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Yusra’s Shattered Hope of Leaving the Caravan: The Inability to Prove Ownership of a Destroyed Home

Gaza | Nurhan Al-Madhun:

She holds a piece of cardboard, waving with it near her face to get a bit of a breeze, for the surrounding air only makes the heat more intolerable, like hot wind passing through fire only to flare up its flames.

Yusra Basheer, a woman in her twenties, is one of the people living in caravans, the temporary, box-like accommodations in northern Gaza Strip. She moved there with her husband and two children, but only by force. She hopes that her house in Al-Amal (Hope) neighborhood in Beit Hanoun will be rebuilt. Like thousands of Gazans, their house was destroyed by the Israeli aggression in 2014.

“I was happy in my new house, but only for 45 days. It took us one year and a half to build it with our humble income and resources. And before I settled in, the war destroyed it”, she sighed.

She continues, as she moves the piece of cardboard up and down near her three-year-old daughter, trying to relieve the heavy heat: “I feel like we are living on a crater of a volcano, and in the winter we almost freeze from cold. Living her is continuous agony”.

Many are the dangers and nuisances of life inside a caravan: The narrow hot space, the flying and creeping bugs and rodents, the stink of the sewage. Life in a caravan is not a life.

Yusra extended her hand between piles of clothes in one side of the caravan, and extracted a medical report indicating that her husband, Imad Kafarnah, suffers from a chronic illness and is in a constant need for medication. She describes her financial condition as “below zero”, adding that she depends on the social affairs help, through a social security program, where the family receives 750 to 1800 Shekels once every three months, given according to the family’s situation and number of members.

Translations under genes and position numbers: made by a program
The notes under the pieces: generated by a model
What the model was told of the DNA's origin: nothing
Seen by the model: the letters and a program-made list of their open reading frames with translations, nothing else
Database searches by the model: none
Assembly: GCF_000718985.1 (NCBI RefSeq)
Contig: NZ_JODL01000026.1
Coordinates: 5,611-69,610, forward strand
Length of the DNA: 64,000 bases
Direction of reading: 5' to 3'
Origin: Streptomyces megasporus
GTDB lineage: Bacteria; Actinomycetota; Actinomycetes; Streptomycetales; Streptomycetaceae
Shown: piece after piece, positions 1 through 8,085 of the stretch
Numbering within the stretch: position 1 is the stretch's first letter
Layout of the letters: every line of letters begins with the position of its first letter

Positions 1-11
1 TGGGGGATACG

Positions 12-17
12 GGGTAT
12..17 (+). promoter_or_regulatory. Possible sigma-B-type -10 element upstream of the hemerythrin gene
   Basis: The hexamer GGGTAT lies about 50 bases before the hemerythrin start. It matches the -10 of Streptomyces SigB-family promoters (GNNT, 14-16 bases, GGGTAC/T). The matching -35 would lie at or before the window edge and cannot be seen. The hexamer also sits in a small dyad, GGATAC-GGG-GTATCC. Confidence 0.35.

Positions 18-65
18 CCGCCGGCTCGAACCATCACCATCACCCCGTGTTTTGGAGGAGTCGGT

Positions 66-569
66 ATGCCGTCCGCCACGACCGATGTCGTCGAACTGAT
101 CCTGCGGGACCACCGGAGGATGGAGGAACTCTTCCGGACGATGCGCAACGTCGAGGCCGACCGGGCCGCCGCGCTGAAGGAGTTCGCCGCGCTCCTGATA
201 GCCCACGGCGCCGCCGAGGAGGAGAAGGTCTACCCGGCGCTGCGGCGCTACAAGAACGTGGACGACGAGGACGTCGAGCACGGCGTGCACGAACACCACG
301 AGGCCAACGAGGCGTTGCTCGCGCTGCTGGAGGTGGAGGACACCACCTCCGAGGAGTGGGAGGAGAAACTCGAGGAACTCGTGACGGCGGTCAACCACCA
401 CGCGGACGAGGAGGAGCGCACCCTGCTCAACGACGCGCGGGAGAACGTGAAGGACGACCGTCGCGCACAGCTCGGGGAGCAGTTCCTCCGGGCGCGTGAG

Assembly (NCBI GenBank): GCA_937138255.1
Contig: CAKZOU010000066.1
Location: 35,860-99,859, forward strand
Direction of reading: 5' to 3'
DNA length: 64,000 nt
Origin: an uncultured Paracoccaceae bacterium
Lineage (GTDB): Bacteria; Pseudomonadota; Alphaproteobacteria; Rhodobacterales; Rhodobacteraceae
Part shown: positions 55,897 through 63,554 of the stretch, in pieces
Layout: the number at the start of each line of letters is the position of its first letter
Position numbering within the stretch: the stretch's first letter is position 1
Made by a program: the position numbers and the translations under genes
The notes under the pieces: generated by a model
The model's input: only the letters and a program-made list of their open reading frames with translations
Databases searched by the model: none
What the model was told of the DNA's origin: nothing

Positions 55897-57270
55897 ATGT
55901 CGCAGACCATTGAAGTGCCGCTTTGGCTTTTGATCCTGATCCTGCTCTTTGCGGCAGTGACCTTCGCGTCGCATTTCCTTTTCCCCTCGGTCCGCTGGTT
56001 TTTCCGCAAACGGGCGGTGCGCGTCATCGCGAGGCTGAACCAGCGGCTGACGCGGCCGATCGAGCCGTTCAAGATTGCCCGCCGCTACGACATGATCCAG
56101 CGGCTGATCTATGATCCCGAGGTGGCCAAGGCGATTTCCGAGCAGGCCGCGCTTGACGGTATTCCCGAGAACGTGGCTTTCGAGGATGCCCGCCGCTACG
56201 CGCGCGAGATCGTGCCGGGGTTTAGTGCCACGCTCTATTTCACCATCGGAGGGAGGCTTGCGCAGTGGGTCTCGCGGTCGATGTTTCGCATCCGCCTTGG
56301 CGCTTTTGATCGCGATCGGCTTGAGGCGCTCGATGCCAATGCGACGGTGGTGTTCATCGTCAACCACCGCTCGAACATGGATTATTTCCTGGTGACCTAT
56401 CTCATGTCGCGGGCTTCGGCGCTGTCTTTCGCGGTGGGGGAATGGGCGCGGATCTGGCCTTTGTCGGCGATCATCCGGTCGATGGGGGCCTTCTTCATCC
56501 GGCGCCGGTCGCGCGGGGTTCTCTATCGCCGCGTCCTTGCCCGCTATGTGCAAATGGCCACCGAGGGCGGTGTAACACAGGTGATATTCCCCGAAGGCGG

Yusra catches her breath, before she goes on with her story: “I knocked on every door to prove ownership of my destroyed house, but without any use. I do not have any official papers or permits. That piece of land where we bult it was given to us by my father-in-law, and is considered among his properties. When the damages were calculated the authorities would not include us in the reconstruction lists, and only listed my father-in-law’s name as the owner of the property. We spent the time of the war in UNRWA shelters, then we were forced out. My husband decided to rent a house in Beit Lahia on our expense. But we could not afford the rent due to our situation, and the owner did not tolerate that. We had no solution but to go back to the caravan area, and take this box as our accommodation, although our names were not enlisted among the affected people”.

The Palestinian Ministry of Public Works and Housing had an agreement with the UNRWA and the UNDP to pay the expenses of rent for the families whose homes were completely destroyed as a result of the Israeli war on Gaza. The criteria of the allowance was set by the UNRWA according to the number of family members. A family of 1-5 members was allowed to have 200 dollars, and a family of 6-10 members would be given 225 dollars, while a family that has more than 10 members would be allowed 250 dollars for rent.

Yusra’s tone changes, as she expresses the hardship she is going through with her little family: “Most of the people here know that they will have their homes reconstructed, sooner or later. But we do not know, we have no home, and the authorities will not acknowledge our right in reconstructing our house”, she choked back her tears.

Yusra and her family are still looking for a glimpse of hope that they may find someone to help them obtain their right and rebuild their house. She dreams of a house that preserves her human dignity and privacy, shattered by injustice, marginalization, and apathy by those who do not care for their misery.